The men range in age from teenagers to 65 years old. Most are from Pinellas county, Hillsborough and Manatee with one man coming from Miami.

The arrested men had various stories. Some broke down and confessed, some denied and others had horrible stories. One man admitted to “urges” he could no longer control. One man from Tampa, who had traveled in the hopes of meeting a mother who was selling her underage daughter for sex, claimed to have previously slept with a four year old child!

Another man had left his 10 and 12 year-old daughters at home in the hopes of meeting what he thought was a 14-year-old girl for sex. His wife was called at work to pick up their daughters from home!

Pinellas Sheriff Bob Gualtieri gave a press conference Monday afternoon. He was pleased with the results but admitted that dozens more arrests might have been possible. He shared his views on those arrested. “They are predators. Nothing but predators. They really need to be eradicated from our county, I view this as the No. 1 public safety issue in Pinellas right now.”

A Clearwater criminal defense attorney should know the possible penalties on these charges. The traveling to meet a child charge and the seduction of a minor over the internet or electronic device are third and second degree felony charges. This means they are punishable by up to five years on the third degree and 15 years prison on the second degree.

More importantly to both the suspects and society as a whole is the requirement to register as a sex predator or sex offender. These requirements are quite extensive and include registration, updating their information with the Sheriff two to four times per year and exclusion from living in many areas where there may be children. The registration requirements/frequently asked questions are found in the above link.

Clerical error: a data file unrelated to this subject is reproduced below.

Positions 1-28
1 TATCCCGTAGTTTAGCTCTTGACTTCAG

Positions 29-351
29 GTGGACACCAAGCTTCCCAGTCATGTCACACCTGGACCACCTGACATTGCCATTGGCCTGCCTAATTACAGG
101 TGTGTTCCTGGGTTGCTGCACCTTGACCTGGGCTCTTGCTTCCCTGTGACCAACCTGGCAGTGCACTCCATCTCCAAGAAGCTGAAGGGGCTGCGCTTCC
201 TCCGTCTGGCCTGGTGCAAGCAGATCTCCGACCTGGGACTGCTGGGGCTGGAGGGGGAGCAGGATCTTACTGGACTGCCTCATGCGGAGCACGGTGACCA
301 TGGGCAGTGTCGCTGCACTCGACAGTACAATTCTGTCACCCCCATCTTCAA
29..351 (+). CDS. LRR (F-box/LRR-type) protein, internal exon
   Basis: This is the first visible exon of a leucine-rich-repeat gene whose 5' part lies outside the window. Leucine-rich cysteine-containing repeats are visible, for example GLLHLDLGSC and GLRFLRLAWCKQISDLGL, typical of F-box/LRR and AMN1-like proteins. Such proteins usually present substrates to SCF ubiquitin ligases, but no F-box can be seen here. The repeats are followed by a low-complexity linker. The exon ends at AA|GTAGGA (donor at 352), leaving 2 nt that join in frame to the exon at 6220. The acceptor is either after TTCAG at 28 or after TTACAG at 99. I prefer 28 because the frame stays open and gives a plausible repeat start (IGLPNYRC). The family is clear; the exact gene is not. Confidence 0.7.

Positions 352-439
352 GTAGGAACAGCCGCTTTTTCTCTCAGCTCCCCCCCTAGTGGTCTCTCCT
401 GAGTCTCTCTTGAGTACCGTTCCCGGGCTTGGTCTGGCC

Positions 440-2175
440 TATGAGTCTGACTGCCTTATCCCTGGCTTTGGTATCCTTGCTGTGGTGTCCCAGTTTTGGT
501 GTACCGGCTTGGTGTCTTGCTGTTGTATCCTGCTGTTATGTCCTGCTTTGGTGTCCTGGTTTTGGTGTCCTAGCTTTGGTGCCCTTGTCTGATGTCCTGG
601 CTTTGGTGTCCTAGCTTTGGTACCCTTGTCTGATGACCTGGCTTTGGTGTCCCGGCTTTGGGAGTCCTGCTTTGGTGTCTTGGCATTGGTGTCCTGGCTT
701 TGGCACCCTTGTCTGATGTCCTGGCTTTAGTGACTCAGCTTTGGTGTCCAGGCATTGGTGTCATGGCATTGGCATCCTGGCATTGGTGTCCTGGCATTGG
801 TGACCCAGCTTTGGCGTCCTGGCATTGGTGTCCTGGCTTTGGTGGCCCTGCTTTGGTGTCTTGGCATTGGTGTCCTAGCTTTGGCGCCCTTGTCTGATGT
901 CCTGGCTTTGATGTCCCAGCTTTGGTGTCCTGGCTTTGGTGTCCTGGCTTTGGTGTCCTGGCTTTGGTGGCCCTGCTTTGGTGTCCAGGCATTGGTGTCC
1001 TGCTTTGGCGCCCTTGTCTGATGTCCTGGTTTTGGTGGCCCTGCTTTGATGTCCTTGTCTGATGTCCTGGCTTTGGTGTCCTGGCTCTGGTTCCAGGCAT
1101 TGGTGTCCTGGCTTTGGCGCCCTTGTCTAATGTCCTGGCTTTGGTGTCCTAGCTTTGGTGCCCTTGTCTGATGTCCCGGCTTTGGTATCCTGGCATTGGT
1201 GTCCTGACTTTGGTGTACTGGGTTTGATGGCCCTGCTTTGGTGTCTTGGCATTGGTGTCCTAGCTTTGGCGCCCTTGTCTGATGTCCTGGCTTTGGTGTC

Lastly, a conviction on many of these charges will include being subject to a potential Jimmy Ryce hearing. This may involve an involuntary civil commitment upon release from prison for treatment in a secured facility.
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From a blurb on the CBS news website, 18-year-old Kaitlyn Hunt was arrested and charged with having a sexual relationship with an underage high school classmate.

The senior at Sebastian high school in Florida, started having a sexual relationship with a 14-year-old freshman until the freshman’s parents found out. They contacted the police and Kaitlyn was charged with two counts of lewd and lascivious battery of a child 12 to 16 years of age.

Kaitlyn Hunt’s parents responded by setting up various facebook pages and other online groups to demand charges get dropped. Other groups, such as the ACLU have hinted that the prosecution of this case is homophobia and that the 14-year-old’s parents are lashing out at Ms. Hunt and accusing her of “changing” their little girl.

Neither the Indian River County Sheriff’s Office or the 19th circuit prosecutors are backing down.

“If this was an 18-year-old male and that was a 14-year-old girl, it would have been prosecuted the same way,” Indian River County Sheriff Deryl Loar said at a press conference.